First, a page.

It was November when Brook Manchester asked her husband, Scott, to join her at an event called Laugh Your Way to a Better Marriage. It was scheduled for Friday night and all day Saturday. A fervent University of Michigan football fan, Scott’s first reaction was … “What?!”
Scott laughs now looking back. “It felt like a big sacrifice, but I went. We laughed so hard! The speaker had a really funny way to help us understand each other better. It was worth so much more than a football game.”
“That was the first Marriage Matters event we attended,” Brook smiles. “We’ve also gone to other big things like Valentine’s Day dinner dances or weekend retreats. But we have as much fun at the little things like dinners and short presentations. They give us a great, inexpensive night out, and we come away with ideas to make our marriage stronger.”
“They really have helped us understand each other better,” says Scott. “Like that first weekend presentation – Mark Gungor was hilarious explaining how men think and how women think. I bought his CDs so I could go back and listen again.”
“Marriage Matters gives us different tools we can put in our ‘tool box,’ as they call it.” Brook explains. “The things they host are affordable so couples from all income levels can attend. And they include good, practical tips. Simple things like text your spouse every day just to tell them you’re thinking about them. I would say they have something about once a month.
“They can keep their events affordable because they do fundraising and grant writing. Their major fundraiser once a year helps cover a lot of their programming costs. Last year it was a prom theme dinner dance, but it varies from year to year.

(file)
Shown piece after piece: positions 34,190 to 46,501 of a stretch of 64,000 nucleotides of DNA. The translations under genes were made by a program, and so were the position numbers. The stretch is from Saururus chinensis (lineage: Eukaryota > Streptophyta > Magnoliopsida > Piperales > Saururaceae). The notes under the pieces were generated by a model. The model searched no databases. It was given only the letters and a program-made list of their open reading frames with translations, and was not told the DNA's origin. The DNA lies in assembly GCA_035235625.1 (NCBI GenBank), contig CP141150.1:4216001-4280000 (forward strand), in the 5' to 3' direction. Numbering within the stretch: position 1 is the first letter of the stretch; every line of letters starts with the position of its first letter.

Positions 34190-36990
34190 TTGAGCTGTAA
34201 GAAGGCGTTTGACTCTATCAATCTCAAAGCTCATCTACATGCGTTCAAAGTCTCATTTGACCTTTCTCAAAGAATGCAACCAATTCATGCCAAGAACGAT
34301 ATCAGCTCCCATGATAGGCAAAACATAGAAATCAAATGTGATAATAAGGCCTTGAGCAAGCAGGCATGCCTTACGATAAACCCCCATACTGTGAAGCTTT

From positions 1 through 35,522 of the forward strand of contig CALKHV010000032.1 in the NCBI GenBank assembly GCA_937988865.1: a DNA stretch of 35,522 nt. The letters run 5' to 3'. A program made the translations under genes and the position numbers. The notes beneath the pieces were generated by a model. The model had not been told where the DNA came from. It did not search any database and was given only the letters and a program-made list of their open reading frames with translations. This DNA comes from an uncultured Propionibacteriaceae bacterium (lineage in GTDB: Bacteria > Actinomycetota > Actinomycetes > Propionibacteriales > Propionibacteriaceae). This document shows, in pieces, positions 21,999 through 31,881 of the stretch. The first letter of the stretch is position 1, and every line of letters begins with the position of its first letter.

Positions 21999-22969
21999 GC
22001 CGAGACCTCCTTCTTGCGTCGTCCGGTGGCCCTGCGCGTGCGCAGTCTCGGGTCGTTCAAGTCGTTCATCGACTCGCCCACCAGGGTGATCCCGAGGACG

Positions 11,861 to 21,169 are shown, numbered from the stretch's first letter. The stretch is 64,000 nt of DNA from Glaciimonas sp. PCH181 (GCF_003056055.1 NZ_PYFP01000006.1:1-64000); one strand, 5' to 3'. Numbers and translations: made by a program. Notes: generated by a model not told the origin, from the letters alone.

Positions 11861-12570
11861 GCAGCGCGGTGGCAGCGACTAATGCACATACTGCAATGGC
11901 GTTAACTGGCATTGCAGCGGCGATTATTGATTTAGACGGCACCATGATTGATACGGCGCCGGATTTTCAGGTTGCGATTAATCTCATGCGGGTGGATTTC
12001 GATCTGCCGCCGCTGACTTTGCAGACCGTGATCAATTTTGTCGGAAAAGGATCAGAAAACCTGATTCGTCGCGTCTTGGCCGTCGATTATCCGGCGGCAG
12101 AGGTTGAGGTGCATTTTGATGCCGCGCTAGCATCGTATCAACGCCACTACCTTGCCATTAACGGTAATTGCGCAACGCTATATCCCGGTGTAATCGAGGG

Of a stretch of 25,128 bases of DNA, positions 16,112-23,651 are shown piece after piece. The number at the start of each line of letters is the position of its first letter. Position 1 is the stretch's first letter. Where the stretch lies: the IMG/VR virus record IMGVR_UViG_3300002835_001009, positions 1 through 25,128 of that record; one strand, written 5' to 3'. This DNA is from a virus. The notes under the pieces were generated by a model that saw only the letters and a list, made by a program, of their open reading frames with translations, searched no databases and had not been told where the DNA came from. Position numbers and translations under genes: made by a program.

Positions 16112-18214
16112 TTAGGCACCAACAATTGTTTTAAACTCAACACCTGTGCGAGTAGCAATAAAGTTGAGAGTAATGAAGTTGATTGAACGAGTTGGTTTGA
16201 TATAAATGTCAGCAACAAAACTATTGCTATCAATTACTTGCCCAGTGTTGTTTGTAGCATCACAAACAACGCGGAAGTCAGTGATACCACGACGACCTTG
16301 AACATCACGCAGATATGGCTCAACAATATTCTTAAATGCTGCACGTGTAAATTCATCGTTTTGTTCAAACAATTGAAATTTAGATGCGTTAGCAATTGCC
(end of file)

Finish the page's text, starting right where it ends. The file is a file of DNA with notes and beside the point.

“They also host conferences and smaller group sessions for couples interested in strengthening rougher marriages,” Scott adds. “We’ve seen some friends’ marriages change over the years, and we wish we could get them to come to something like that.”
Brook nods in agreement. “I’m not sure why people are afraid to come. You’re never singled out or even asked to share personal stories unless you want to.”
“Maybe they’re afraid,” Scott offers, “of what they’re going to find out about themselves and their relationship.
“When we were first married,” Scott explains, “I was in chiropractic school, working full time and studying practically around the clock. Our free time was really precious, so we made the most of it in silly and simple ways.”
Brook laughs, “When we started out, we couldn’t afford an expensive night out. Even after Scott graduated and we started our family, we appreciated how fun and affordable Marriage Matters events were. They really helped us keep our connection with each other.”
“I think the things we learned on those early dates helped strengthen our relationship so that now when we’re going in different directions with kids and work we still keep our marriage strong,” Scott adds.
Marriage Matters Jackson
Started in 2006, the Marriage Matters Jackson (MMJ) vision is to promote, prepare and preserve healthy marriages. More than 90 percent of participants report a deeper knowledge of and satisfaction in areas such as communication, conflict resolution, and healthy relationship skills. MMJ receives non-material support from organizations such as the Diocese of Lansing, which provides financial scholarships for workshops and promotes MMJ activities.
For more information on MMJ, visit marriagemattersjackson.com.
For more information on marriage resources, visit www.dioceseoflansing.org/family_life_ministry